Reversal of persistent fibrosis in aging by targeting nox4-nrf2 redox imbalance – Sciencemag.org

Emphysema and honeycomb fibrosis

Emphysema and honeycomb fibrosis (Photo credit: Pulmonary Pathology)

A brand new article in Sciencemag.org presents a study demonstrating how pathological fibrosis increases with age, but how NRF2 activation in mice was able to reverse the damage and repair lung capacity and fibrosis (scar tissue) resolution.

This is a promising study because the current treatments of pathological  and cystic fibrosis are costly and very time consuming. Persistent fibrosis in lungs of aged mice was caused by the loss of cellular redox balance. The mice in the study with low NRF2 expression had a higher incidence of progressive lung disease. Tissues from human lung samples demonstrated this same Nox4-Nrf2 imbalance.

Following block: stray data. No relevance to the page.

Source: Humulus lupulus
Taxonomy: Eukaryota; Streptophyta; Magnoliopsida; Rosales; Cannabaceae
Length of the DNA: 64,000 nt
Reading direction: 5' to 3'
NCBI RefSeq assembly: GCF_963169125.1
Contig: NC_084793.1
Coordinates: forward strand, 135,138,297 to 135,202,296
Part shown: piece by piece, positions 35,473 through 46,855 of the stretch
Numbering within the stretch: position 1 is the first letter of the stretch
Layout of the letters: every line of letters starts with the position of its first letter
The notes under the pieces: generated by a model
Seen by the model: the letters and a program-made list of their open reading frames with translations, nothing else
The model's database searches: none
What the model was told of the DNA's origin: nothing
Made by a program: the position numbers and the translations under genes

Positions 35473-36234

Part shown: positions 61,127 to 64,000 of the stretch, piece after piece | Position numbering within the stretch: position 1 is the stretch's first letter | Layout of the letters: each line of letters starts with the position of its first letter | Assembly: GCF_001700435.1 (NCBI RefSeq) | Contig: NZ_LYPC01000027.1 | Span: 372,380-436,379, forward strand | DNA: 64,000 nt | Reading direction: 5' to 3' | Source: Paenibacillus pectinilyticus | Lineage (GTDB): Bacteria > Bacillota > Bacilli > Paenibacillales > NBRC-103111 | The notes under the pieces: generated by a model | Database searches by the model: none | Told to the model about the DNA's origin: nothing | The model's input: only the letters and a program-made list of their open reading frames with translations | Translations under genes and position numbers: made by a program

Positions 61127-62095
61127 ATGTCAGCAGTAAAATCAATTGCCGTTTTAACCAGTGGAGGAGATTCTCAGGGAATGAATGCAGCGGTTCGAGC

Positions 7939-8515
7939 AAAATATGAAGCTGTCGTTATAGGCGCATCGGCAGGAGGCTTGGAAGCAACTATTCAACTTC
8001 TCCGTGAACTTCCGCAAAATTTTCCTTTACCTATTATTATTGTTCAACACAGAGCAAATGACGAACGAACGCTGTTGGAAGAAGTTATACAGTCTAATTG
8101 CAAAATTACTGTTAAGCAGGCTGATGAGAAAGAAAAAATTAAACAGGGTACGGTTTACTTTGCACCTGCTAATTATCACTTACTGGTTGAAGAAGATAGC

The abstract concludes with the following promising statement. “The studies suggest that restoration of Nox4-Nrf2 redox balance in myofibroblasts may be a therapeutic strategy in age-associated fibrotic disorders, potentially able to resolve persistent fibrosis or even reverse its progression.”

 

 

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